2. His counsel, His affectionate entreaty, and His commandment to us His disciples is: “Lay not up for yourselves treasures upon earth.” The meaning obviously is that the disciples of the Lord Jesus, being strangers and pilgrims on earth, i.e., neither belonging to the earth nor expecting to remain in it, should not seek to increase their earthly possessions, in whatever these possessions may consist. This is a word for poor believers as well as for rich believers.

3. Our Lord says concerning the earth that it is a place “where moth and rust doth corrupt, and where thieves break through and steal.” All that is of the earth, and in any way connected with it, is subject to corruption, to change, to dissolution. There is no reality or substance in anything else but in heavenly things. Often the careful amassing of earthly possessions ends in losing them in a moment by fire, by robbery, by a change of mercantile concerns, by loss of work, etc.—but suppose all this were not the case, still, yet a little while, and thy soul shall be required of thee (Luk 12:20); or yet a little while, and the Lord Jesus will return. And what profit shalt thou then have, dear reader, if thou hast carefully sought to increase thy earthly possessions? My brother, if there were one particle of real benefit to be derived from it, would not He, whose love to us has been proved to the utmost, have wished that you and I should have it? If, in the least degree, it could tend to the increase of our peace, or joy in the Holy Ghost, or heavenly-mindedness, He, Who laid down His life for us would have commanded us, to “lay up treasure upon earth”!

4. Our Lord does not merely bid us not to lay up treasure upon earth; if He had said no more, this commandment might be abused, and persons find in it an encouragement for their extravagant habits, their love of pleasure, and their habit of spending everything they have, or can obtain, upon themselves. It does not mean, then, as is the common phrase, that we should “live up to our income”; for He adds: “But lay up for yourselves treasures in heaven.” There is such a thing as laying up in heaven as truly as there is laying up on earth; if it were not so, our Lord would not have said so. Just as persons put one sum after another into the bank, and it is put down to their credit, and they may use the money afterwards: so truly the penny, the shilling, the pound, the hundred pounds, the ten thousand pounds, given for the Lord’s sake and constrained by the love of Christ, to poor brethren or in any way spent in the work of God, He marks down in the book of remembrance; He considers as laid up in heaven. The money is not lost; it is laid up in the bank of heaven—yet so that, whilst an earthly bank may break or through earthly circumstances we may lose our earthly possessions, the money thus secured in heaven cannot be lost.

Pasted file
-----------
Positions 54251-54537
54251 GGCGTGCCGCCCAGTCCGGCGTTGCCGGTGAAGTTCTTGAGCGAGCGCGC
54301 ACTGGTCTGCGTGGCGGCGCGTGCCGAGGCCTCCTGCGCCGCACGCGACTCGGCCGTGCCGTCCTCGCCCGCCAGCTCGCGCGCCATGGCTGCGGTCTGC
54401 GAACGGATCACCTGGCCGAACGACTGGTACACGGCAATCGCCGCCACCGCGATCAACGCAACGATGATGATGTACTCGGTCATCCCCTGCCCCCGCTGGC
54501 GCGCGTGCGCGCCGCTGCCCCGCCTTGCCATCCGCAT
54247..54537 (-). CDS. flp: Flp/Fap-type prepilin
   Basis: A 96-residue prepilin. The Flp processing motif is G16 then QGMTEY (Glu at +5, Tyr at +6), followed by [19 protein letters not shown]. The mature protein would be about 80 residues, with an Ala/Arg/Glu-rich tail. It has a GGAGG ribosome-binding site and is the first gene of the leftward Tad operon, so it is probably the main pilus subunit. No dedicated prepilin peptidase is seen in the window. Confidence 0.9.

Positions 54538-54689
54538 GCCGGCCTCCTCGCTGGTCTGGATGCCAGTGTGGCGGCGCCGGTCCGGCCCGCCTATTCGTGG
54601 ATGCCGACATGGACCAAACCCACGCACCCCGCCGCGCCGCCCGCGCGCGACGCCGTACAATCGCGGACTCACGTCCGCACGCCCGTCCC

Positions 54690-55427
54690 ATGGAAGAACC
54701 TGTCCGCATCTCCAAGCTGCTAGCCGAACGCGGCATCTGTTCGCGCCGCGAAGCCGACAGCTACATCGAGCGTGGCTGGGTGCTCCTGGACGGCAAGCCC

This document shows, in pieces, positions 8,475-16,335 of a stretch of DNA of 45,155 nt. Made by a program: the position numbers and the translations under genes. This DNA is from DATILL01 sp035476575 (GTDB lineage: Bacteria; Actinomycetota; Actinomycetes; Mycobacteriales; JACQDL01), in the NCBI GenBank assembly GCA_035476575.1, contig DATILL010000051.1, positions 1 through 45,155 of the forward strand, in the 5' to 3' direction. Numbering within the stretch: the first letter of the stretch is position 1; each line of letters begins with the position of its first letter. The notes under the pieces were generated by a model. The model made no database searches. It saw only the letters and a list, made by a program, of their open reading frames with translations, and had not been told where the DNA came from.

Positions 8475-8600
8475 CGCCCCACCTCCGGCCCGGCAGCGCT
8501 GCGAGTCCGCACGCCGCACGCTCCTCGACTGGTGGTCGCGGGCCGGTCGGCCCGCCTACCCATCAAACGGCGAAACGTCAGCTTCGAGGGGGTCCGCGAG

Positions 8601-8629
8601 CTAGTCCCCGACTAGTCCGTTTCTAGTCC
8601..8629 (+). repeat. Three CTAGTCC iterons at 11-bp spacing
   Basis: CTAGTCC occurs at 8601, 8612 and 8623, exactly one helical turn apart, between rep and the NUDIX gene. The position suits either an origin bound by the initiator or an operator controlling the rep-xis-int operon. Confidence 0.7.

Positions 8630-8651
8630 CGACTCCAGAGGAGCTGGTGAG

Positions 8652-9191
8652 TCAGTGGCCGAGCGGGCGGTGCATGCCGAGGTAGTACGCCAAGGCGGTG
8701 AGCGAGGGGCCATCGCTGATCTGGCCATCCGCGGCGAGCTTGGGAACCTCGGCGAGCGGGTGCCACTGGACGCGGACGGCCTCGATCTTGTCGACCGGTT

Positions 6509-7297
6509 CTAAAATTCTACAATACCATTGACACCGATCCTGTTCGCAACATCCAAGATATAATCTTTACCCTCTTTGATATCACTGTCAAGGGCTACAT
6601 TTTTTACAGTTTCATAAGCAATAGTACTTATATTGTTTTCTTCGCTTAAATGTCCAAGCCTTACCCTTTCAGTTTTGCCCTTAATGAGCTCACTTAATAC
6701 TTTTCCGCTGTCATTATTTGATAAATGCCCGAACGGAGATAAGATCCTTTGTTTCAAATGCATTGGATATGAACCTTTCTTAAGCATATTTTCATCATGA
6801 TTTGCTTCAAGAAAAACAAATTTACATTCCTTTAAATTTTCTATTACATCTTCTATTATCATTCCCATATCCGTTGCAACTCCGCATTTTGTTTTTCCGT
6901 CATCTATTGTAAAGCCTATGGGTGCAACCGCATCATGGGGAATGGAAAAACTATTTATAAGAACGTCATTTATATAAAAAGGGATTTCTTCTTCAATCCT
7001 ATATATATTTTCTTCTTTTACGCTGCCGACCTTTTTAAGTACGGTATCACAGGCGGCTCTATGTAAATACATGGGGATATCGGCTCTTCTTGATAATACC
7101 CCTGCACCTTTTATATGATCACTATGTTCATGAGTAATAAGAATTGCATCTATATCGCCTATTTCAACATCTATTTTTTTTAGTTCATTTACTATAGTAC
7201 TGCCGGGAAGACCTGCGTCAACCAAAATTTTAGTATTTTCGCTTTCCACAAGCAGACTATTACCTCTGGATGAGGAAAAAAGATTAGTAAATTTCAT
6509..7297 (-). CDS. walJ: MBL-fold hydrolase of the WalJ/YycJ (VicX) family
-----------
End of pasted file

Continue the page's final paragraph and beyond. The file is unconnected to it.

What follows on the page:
But this is by no means the only difference; I notice a few more points. Treasures laid up on earth bring along with them many cares; treasures laid up in heaven never give care. Treasures laid up on earth never can afford spiritual joy; treasures laid up in heaven bring along with them peace and joy in the Holy Ghost even now. Treasures laid up on earth, in a dying hour cannot afford peace and comfort, and when life is over they are taken from us; treasures laid up in heaven draw forth thanksgiving that we were permitted and counted worthy to serve the Lord with the means with which He was pleased to entrust us as stewards. And when this life is over we are not deprived of what was laid up there, but when we go to heaven we go to the place where our treasures are, and we shall find them there. Often we hear it said when a person has died: “he died worth so much.” But whatever be the phrases common in the world, it is certain that a person may die worth fifty thousand pounds sterling, as the world reckons, and yet that individual may not possess in the sight of God one thousand pounds sterling, because he was not rich towards God, he did not lay up treasures in heaven.

Dear reader, does your soul long to be rich towards God, to lay up treasures in heaven? The world passes away and the lust thereof (1Jo 2:17)! Yet a little while, and our stewardship will be taken from us. At present we have the opportunity of serving the Lord with our time, our talents, our bodily strength, our gifts, and also with our property; but shortly this opportunity may cease. Oh, how shortly it may cease! Before ever this is read by anyone, I may have fallen asleep; and the very next day after you have read this, dear reader, you may fall asleep! And therefore whilst we have the opportunity let us serve the Lord—I believe, and therefore I speak. My own soul is so fully assured of the wisdom and love of the Lord toward us His disciples as expressed in this Word, that by His grace I do most heartily set my seal to the preciousness of the command, and I do from my inmost soul not only desire not to lay up treasures upon earth, but believing as I do what the Lord says, I do desire to have grace to lay up treasures in heaven.